How to Measure Staff Productivity

We met with an industry expert recently and something he said struck us: “No one ever regrets hiring too soon. In fact, employers never hire soon enough!” We often hear concern from our clients that the employees that they have now aren’t working enough, and they resent the idea that they have to hire another employee to increase productivity in the office.

“Productivity” in industry is defined as the effectiveness of effort measured in terms of the rate of output per unit of input. The metric we use to measure staff productivity is Revenue per Staff Hour.  Basically, we are evaluating how much gross revenue is generated for every hour of staff time that is logged. For every staff hour paid, a healthy range is between $110-$130. If the staff is not generating this, it is an indicator that either the office is over-staffed, or that the staff is unproductive. If the office is generating more than this, it is an indicator that the staff is over-worked and in order to increase productivity, it is time to hire more team members.

We also want to evaluate the productivity of each department in an office to ascertain where the gap is. For instance, the office may be well staffed on front desk but short staffed in the dispensary.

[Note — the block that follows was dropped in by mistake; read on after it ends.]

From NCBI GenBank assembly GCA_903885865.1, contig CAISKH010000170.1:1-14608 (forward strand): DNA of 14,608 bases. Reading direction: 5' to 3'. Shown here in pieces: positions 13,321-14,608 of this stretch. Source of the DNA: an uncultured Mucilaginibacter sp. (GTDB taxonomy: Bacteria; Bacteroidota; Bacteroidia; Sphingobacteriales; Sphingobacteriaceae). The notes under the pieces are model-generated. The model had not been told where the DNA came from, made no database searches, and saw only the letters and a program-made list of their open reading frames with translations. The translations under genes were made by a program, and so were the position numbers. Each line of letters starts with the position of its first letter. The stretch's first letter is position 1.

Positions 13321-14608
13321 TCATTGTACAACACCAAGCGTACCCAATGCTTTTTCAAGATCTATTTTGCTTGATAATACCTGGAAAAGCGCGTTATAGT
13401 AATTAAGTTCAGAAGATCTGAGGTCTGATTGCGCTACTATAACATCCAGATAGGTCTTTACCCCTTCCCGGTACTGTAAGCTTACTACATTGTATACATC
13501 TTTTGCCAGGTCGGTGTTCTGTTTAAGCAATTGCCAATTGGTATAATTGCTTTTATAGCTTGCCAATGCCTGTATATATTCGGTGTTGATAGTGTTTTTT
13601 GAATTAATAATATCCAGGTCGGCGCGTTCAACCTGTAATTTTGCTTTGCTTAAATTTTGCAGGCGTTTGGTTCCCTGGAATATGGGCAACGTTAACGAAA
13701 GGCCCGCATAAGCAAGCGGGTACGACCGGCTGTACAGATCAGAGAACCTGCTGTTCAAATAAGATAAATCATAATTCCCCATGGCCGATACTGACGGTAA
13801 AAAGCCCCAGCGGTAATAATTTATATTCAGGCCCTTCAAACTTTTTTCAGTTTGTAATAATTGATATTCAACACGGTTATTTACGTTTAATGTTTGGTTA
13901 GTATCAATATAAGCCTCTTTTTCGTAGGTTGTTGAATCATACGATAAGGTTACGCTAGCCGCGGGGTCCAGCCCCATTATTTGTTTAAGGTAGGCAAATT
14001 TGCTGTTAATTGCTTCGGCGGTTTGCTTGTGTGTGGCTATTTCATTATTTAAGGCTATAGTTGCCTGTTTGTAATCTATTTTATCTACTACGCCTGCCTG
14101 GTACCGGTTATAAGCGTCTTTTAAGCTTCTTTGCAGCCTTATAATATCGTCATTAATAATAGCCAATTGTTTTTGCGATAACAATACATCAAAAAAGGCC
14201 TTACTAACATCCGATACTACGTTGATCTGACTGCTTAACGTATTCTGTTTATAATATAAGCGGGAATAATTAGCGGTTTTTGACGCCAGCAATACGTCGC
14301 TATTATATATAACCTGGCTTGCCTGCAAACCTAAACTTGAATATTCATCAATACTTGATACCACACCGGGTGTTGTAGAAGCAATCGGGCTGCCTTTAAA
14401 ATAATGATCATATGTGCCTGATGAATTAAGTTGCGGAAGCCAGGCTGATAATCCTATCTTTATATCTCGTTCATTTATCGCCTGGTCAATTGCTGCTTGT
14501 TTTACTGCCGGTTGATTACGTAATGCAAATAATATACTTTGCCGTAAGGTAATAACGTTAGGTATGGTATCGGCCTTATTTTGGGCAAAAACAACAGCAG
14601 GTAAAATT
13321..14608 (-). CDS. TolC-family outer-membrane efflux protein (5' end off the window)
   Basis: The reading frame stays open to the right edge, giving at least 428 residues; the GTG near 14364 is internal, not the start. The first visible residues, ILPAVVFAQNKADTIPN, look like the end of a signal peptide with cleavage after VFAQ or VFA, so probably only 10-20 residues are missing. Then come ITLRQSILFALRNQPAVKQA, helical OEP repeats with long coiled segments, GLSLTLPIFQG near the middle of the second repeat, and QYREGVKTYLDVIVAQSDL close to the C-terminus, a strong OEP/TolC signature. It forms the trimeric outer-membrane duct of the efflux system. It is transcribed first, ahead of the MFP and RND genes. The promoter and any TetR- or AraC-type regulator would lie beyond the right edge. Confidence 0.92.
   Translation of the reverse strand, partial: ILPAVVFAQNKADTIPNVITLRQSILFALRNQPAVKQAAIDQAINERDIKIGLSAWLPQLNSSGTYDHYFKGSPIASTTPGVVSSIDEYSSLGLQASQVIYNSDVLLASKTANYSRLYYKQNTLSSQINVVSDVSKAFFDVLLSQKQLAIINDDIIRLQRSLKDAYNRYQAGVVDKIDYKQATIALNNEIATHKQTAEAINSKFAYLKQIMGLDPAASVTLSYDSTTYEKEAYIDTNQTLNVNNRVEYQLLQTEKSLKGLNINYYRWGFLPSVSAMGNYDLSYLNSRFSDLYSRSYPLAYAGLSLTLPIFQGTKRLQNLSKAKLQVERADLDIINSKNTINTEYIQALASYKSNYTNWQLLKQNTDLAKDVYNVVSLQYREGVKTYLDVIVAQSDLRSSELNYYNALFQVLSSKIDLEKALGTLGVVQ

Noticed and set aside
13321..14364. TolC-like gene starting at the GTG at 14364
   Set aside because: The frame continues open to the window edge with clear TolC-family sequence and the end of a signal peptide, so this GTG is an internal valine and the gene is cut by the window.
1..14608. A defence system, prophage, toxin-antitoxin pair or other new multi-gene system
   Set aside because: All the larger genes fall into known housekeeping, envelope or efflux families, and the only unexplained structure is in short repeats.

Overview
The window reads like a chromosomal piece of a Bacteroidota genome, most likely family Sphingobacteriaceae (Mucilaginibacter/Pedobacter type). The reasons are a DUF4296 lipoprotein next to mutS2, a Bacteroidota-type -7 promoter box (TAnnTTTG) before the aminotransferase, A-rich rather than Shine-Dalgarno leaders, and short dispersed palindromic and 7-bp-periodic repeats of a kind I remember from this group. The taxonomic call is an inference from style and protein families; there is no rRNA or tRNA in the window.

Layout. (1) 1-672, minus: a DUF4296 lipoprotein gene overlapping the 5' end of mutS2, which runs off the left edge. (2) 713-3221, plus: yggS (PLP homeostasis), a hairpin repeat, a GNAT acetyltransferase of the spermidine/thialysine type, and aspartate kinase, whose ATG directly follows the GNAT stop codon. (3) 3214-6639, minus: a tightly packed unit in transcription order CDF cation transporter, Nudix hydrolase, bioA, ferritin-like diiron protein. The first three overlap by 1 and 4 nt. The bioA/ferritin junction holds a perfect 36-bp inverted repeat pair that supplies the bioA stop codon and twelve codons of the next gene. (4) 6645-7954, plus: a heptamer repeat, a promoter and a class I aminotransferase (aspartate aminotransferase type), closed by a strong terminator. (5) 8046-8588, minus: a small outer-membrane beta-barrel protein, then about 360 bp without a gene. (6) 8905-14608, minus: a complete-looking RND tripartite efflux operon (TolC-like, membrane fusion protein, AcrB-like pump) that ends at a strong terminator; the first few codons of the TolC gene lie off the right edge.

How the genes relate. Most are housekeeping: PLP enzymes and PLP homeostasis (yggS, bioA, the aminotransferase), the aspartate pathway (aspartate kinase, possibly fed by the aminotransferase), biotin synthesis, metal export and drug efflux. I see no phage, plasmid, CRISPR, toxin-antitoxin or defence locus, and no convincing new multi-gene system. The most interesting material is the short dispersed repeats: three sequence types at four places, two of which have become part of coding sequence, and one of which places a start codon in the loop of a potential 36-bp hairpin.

In a primary care office that offers optical services, the optical should be generating 30 sales per month per staff member working in this department. If you have a part-time member, use 15 jobs as the guideline. Ultimately, the idea is to gather information that will help you make decisions to increase productivity. If 1 ½ staff are generating 50 or more sales in a month, it is time to consider moving up to two full time staff in this department. If two full-time staff are only generating 50 jobs per month, you may want to evaluate their individual performances and offer coaching and tools to help strengthen their sales skills.

Productivity of the pretesting staff can be evaluated by looking at the percentage of patients visiting for a full exam that have additional diagnostics taken. When 60% of full visit patients are opting for diagnostic testing, there needs to be a staff member dedicated to each doctor with this result.

There are a number of indicators of front desk productivity. If this role is being done well, the no-show rate should be less than 2%. Further, every doctor in the practice should be averaging a similar number of new patients.

Lastly, as a rule, happy and appreciated staff are generally more productive. It is worth the time and effort invested in team building activities, continuing education opportunities and staff incentives. To prove it, measure the productivity before and after implementing any of these activities and you will see a marked difference in productivity.



is the co-founder and managing partner of Simple Innovative Management Ideas (SIMI) Inc. and expert Practice Management contributor for Optik magazine. She can be reached at


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